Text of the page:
September 4, 2019 11.35 am This story is over 24 months old

Harassment and public urination: Lincoln’s anti-social behaviour hotspots

Harassment and public urination were among the complaints

Harassment of customers, loud parties and public urination are some of the complaints made in Lincoln’s anti-social behaviour hotspots.

According to a Freedom of Information request, Park ward, which includes the Sincil Bank area, had the highest amount of reports between April 2018 and March 2019.

The City of Lincoln Council received 3,181 requests for services in relation to anti-social behaviour last year, which led to 589 fines been handed out following investigation.

In Park ward, rowdy or nuisance behaviour was the most reported complaint, with 38 recorded incidents in the area.

More than 3,000 anti-social behaviour complaints were made to the city council last year. Photo Steve Smailes for The Lincolnite

A total of 216 reports about rowdy behaviour were made to the city council across all 11 of its wards.

Among the complaints in Park to the authority was “youths harassing customers outside the premises and at the windows” on Kesteven Street and “public urination and shouting” on Bargate.

The area was also subject to substance misuse, trespass, begging and noise incidents.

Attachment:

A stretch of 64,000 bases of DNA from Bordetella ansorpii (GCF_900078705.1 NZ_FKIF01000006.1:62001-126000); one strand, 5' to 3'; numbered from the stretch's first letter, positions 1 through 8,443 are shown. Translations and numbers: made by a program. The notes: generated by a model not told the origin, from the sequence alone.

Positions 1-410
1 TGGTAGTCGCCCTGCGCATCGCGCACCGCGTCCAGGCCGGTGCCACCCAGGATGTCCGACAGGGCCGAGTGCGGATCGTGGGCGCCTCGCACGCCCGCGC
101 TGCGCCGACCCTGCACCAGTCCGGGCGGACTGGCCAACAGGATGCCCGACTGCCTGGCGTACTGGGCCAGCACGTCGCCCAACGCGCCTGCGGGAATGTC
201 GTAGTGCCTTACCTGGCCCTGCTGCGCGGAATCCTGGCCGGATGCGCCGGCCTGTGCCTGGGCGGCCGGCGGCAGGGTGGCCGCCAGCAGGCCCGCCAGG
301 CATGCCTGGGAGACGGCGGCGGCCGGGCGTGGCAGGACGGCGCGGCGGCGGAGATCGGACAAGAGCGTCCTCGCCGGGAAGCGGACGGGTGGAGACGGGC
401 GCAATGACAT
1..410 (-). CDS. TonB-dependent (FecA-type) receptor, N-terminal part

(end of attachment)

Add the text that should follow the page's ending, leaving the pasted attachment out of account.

Elsewhere, Abbey ward had the second highest amount of anti-social behaviour reports totalling 46 over the course of the year.

The area had 29 reports of rowdy or nuisance behaviour, eight substance misuse incidents and four reports of begging.

One incident logged included “Youths climbing into garden and shouting abuse” at one resident on Tower Avenue.

Park ward, which includes the Sincil Bank area, had the most anti-social behaviour reports last year.

Meanwhile, Birchwood had 36 recorded incidents, Carholme 34, Moorland 26 and Boultham had 18 incidents.

Francesca Bell, public protection, anti-social behaviour and licensing manager at the council, said the city had seen a “gradual decline” in numbers of incidents over the last couple of years.

“Where anti-social behaviour exists in communities, the city council will work to find a resolution,” she said.

“Park and Abbey ward do experience a number of issues that the anti-social behaviour team can assist with. There does not appear to be an obvious reason for this, and figures can be interpreted in different ways.

“While we would like for our communities not to experience any anti-social behaviour, we are pleased that residents take pride in their communities by reporting issues that we are able to respond to accordingly.

“We are working within all our communities to encourage community pride and ownership. Within Park ward particularly there is a regeneration strategy that encompasses a number of plans and aspirations for the area.”

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